TORONTO – The Conservative party’s about-face on the Syrian refugee crisis may not be enough to ease the minds of Christian voters disenchanted with the government’s erstwhile reluctance to make Canada more welcoming to people in need.
Prime Minister Stephen Harper’s oft-repeated pledge to allow 10,000 refugees into the country over four years did not always sit right with voters stereotypically believed to be at the core of his support base.
Saturday’s announcement that regulations would be relaxed in a bid to allow thousands of refugees into Canada by the end of the year appeared to do little to ease their concerns.
Ryan Dueck, pastor of a Mennonite church in Lethbridge, Alta., believes many will feel the gesture offers too little too late. He noted that Immigration Minister Chris Alexander continued to place security concerns ahead of humanitarian ones, prompting him to view the mid-campaign pledge with a degree of skepticism.
“Nobody’s saying that we just uncritically fling the doors open, at least not to my knowledge, (but) I wonder if his articulation of this as a ‘top priority’ might prove to be a way of giving the Conservative government a bit of room to manoeuvre once the election campaign has come and gone,” Dueck said.
“I don’t know this for sure, of course. I’m just thinking that given the party’s history of prioritizing security and using this as a reason for not moving more quickly, I wouldn’t be shocked to see ‘prioritizing’ of security show up down the road as a reason for why the refugee situation hasn’t improved as quickly as Canadians hoped it might.”
The promise also runs the risk of alienating hard-liners who may see the policy shift as yielding to election-related pressure from the left, he added.
Whatever the outcome, observers of the faith believe the Syrian refugee crisis may challenge the widely held public perception that devout Canadians represent a nucleus of support for the Conservative party.
Christians of many denominations are aware of a public stereotype equating belief in the Bible with support for right-wing governments, but argue such thinking fails to account for the many nuances in the teachings they espouse.
For those who believed refugees were getting short shrift before, the party’s comparatively guarded position stands in stark contrast to a core tenet of their faith.
“We’re meant to reach out to the people around us,” said Rebecca Blaevoet, an Orthodox Christian living in Windsor, Ont.
“(Christ) doesn’t say, ‘clothe the naked as long as he’s a member of your particular faith community’ – he just says ‘do it.”‘
Blaevoet said Christianity has a long tradition of extending help to populations in need, citing the Vietnamese “boat people” of the 1970s and Christians persecuted during the recent war between Russia and Ukraine as relatively recent examples.
While Blaevoet’s own church is not actively involved in mobilizing help for refugees fleeing the war-torn Middle East, the issue has gained considerable traction in faith communities across the country.
Karen Hamilton, general secretary with the Canadian Council of Churches, said parishes were galvanized to ramp up support for refugees after seeing the heartbreaking photo of a three-year-old Syrian toddler lying dead on the Turkish beach where his body had washed ashore.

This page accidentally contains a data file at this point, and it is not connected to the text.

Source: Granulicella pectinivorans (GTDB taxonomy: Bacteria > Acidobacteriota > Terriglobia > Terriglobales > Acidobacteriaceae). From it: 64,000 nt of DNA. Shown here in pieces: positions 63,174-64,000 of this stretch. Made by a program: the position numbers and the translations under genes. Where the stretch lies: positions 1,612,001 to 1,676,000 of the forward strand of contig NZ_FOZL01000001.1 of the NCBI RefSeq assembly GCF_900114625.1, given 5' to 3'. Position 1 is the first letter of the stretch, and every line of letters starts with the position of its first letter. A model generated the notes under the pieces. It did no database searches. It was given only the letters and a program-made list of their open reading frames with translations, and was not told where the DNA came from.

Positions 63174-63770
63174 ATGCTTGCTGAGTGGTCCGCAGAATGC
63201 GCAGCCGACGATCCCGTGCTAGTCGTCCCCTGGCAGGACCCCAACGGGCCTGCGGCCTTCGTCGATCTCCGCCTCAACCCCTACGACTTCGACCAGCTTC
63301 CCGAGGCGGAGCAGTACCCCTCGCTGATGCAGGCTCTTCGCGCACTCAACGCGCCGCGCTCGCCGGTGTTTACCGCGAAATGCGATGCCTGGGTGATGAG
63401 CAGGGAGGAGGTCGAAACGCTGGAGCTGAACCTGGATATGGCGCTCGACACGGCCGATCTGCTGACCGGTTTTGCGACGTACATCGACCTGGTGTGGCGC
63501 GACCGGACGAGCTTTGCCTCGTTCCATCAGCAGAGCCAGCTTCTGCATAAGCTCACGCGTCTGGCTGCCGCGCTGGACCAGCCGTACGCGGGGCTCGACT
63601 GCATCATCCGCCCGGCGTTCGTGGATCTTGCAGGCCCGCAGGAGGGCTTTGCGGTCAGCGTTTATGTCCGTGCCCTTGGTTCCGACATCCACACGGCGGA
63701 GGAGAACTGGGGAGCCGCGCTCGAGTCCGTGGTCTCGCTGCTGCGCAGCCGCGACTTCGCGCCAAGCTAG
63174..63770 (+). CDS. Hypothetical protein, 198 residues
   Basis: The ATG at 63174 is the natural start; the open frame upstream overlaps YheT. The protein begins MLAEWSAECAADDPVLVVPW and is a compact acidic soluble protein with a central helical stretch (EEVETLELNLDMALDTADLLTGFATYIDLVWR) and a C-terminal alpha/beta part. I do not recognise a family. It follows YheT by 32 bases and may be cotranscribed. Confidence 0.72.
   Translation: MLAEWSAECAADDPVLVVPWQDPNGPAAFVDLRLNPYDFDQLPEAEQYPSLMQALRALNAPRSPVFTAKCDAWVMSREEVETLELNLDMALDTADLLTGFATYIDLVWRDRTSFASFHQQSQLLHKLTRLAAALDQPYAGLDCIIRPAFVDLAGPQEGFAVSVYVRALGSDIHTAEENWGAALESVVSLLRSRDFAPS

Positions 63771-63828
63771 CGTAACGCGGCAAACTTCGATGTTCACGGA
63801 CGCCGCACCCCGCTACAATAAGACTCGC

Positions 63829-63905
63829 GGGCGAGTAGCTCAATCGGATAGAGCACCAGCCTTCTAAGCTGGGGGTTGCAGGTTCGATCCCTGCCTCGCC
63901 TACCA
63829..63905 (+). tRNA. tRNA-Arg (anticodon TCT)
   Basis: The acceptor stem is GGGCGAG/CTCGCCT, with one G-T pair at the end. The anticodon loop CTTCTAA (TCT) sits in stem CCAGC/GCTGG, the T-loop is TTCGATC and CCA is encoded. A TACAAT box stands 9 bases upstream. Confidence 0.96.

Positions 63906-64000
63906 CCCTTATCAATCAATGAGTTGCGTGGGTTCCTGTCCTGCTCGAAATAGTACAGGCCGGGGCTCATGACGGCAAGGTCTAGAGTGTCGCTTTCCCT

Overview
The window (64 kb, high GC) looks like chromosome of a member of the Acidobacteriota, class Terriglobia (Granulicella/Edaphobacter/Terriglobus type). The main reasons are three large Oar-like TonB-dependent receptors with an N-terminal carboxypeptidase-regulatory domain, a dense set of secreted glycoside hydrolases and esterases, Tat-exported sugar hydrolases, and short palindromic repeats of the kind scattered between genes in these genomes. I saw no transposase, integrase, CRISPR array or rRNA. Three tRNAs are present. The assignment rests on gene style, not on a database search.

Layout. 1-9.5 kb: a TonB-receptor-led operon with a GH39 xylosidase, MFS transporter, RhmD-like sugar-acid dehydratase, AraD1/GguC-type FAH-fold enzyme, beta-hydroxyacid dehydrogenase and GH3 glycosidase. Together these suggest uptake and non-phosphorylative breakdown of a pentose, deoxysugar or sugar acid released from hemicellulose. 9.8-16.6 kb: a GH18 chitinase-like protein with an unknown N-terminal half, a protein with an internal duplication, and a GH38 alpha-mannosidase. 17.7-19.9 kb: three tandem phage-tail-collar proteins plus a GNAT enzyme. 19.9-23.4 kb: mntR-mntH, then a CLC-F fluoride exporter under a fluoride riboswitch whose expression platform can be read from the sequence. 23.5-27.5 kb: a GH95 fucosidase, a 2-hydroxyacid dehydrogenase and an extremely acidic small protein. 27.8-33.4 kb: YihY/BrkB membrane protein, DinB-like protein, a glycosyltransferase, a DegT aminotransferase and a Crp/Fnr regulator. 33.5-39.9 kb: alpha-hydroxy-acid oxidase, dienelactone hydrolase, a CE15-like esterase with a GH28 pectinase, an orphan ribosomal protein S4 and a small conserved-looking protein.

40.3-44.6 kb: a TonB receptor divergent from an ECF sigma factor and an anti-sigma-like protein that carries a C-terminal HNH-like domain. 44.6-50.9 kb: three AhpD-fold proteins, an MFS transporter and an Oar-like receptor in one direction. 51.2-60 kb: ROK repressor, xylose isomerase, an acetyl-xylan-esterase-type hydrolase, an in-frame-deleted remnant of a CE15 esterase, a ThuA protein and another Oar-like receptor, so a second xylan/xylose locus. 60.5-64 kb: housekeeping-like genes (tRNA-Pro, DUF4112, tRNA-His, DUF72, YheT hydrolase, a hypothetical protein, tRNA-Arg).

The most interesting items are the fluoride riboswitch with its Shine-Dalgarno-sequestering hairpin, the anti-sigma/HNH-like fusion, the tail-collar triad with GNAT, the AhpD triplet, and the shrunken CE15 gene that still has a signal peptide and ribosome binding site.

She now believes that there is “no issue more compelling” for the country’s faith communities.
Prominent religious leaders, including Pope Francis, have issued calls to action for religious communities to do their part to relocate people seen as among the most vulnerable in the world. She said Saturday’s announcement was a positive development, but added that religious groups “look forward to the implementation.”
Two of Canada’s political parties are trumpeting similar messages. NDP Leader Tom Mulcair has promised to resettle 10,000 Syrian refugees by the end of this year and another 9,000 annually for the next four years, while Liberal Leader Justin Trudeau has vowed to bring in 25,000 Syrians by the end of the year.
Harper originally promised only to allow 20,000 refugees into the country over the next four years.
Long-time Catholic Bob McKeon of Edmonton said that approach gave people concerns that have not been alleviated by the weekend announcement.
“The immediacy and need is there. . . . What’s the reluctance? Even with this, the numbers haven’t increased,” McKeon said, adding that the current focus on Syrian refugees may displace people in equally dire straits from other parts of the world.
McKeon said many congregations have mobilized support, raised funds and are ready to start actively helping refugees.
Dueck, meantime, said he believes individual concerns ought to have more sway than partisan loyalty.
He said the diverse political views represented in his congregation cannot be captured by any single party platform, adding Conservatives are not the only major party to appeal to Christian sensibilities.
The question of refugees has become a hot-button topic in his community and garnered responses ranging from the welcoming to the xenophobic, he added.
Bigotry has no place in Christian discourse, he said, citing Jesus Christ’s exhortation to love and pray for everyone, including people who could be perceived as enemies.
Christians are obligated to be guided by this message, Dueck added, saying such teachings ought to make it easy to take a position on the Syrian refugee crisis.
“People have to wrestle with it,” Dueck said. “You have to step back and say: ‘OK, well, I think Jesus might be more of a priority than Stephen Harper or Thomas Mulcair or whatever.”‘